|Queen Saovabha Memorial Institute and Snake Farm
Before setting out on our treks thorugh the jungles of South East Asia, we thought it wise to familiarize ourselves with the various dangers that we may encounter. Therfore, upon arrival in Bangkok, we visited the World Health Organization and Thai Red Cross sponsored Snake Farm of Bangkok. Founded in 1923 by Queen Saovabha, the Snake Farm (at the time, the second of its kind in the world), was established to provide antivenoms for South East Asia's various venomous snakes. The Snake Farm has on display several of the world's deadliest snakes, including the Malayan Pit Viper, the Banded Krait, the Green Pit Viper, the Russell's Viper, the King Cobra, etc. These snakes are milked of their vemon on a regular basis to provide hospitals throughout South East Asia with the much needed antivenoms.
|The manufacturing of antivenoms requires the maintenance of a horse farm located at the beach resort of Hua Hin. The horses are injected with specific snake venom until their blood plasma can be used as antivenom for humans. The blood plasma is then transported to Bangkok where it is highly purified, tested for safety and efficacy under World Health Oroganization protocols and ready to be shipped to Thai hospitals, poison centers and institutes worldwide.|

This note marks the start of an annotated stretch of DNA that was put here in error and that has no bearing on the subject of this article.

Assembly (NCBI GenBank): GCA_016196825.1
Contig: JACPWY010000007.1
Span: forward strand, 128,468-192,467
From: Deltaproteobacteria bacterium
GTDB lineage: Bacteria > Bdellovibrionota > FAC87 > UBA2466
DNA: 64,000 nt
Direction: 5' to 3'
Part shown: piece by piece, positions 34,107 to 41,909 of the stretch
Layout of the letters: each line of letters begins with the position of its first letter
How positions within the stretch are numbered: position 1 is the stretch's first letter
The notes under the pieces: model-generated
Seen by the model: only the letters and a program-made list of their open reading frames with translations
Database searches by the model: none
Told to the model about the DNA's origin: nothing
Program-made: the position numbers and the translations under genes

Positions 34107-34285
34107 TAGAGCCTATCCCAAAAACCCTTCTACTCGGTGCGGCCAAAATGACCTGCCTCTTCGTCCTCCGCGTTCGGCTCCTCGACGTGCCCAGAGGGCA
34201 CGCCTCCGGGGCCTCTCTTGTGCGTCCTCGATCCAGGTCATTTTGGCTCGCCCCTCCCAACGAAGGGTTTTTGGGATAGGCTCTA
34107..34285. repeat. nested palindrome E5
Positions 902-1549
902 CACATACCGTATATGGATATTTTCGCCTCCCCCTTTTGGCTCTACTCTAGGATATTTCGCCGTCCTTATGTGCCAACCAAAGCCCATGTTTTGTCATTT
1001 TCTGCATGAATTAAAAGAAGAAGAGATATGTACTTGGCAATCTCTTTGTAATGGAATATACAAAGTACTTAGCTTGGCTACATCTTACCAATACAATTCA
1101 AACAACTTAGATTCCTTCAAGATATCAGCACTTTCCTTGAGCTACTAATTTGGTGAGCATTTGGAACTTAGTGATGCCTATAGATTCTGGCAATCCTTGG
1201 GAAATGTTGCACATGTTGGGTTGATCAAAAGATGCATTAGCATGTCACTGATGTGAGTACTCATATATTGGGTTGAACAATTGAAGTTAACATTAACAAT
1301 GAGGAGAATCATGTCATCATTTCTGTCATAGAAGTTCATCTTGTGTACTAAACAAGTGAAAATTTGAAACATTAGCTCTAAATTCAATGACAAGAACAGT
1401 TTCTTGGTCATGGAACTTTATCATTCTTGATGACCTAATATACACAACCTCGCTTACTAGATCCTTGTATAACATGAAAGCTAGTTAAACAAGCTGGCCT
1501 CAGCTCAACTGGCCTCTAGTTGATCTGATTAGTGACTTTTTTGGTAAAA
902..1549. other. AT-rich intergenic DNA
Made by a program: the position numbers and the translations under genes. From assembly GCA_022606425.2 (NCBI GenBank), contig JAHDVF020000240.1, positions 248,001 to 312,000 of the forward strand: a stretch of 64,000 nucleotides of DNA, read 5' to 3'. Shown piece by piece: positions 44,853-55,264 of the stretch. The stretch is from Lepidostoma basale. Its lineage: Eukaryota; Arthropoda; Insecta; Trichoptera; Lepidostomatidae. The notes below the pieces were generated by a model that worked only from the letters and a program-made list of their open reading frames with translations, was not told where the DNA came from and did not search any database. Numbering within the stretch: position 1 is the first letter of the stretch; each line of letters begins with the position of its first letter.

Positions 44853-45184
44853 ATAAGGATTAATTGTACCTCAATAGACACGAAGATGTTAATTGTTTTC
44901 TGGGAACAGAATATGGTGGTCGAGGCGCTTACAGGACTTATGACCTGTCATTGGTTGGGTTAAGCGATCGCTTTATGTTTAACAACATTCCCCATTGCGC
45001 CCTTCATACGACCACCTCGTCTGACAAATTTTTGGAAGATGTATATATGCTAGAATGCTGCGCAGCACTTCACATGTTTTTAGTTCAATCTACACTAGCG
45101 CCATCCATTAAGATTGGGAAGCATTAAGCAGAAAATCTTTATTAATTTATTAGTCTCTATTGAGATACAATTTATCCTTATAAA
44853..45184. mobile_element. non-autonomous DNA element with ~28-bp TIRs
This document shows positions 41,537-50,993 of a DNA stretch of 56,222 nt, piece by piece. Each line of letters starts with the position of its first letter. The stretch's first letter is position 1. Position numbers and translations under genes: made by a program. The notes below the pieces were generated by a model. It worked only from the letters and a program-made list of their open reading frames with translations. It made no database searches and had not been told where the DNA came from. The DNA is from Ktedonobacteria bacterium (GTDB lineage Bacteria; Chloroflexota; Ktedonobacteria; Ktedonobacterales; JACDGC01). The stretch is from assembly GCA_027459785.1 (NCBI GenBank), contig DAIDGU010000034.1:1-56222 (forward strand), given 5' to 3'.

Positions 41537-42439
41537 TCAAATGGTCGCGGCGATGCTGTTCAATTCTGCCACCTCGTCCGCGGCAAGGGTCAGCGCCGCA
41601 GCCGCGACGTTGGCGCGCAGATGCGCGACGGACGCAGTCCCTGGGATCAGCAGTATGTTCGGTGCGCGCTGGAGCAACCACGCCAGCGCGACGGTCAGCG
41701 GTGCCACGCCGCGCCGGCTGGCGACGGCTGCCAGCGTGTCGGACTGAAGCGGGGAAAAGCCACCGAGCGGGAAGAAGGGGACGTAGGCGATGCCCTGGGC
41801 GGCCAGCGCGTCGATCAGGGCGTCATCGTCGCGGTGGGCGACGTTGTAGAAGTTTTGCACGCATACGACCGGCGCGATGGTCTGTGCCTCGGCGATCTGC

|On the day that we visited the Snake Farm, we were fortunate enough to witness the milking of one of these venomous snakes by the expert Thai snake handlers. Needless to say, this is a very dangerous undertaking and, in fact, one of the snake handlers was bitten later on during the demonstration. Not only is this facility used to produce antivenoms, but it is also a research and educational facility. Many of Thailand's endangered snakes are also bred here to ensure the continuation of the species. This organization educates the Thai public to help identify which snakes are deadly so as to prevent the unnecessary killing of the harmless, yet endangered snakes.|
|Snake handlers milking a venomous snake.|
|It is estimated that approximately 6,000 Thais die from snake bites every year. Due to the fact that these snakes find plenty of food in the flooded rice paddies of rural Thailand, the majority of the victims are rural rice farmers with little access to proper snake education and medical care. With the help of the World Health Orgnaization and the Thai Red Cross (sponsors of the Snake Farm), these numbers are rapidly declining. Armed with this knowledge, we feel confident that our treks through South East Asia will be snake bite free.|
|Angry snake leaping at the brave snake handler.|
|Karen holding a Reticulated Python, as we were informed Reticulated Pythons, "Bite no die, squeeze die".|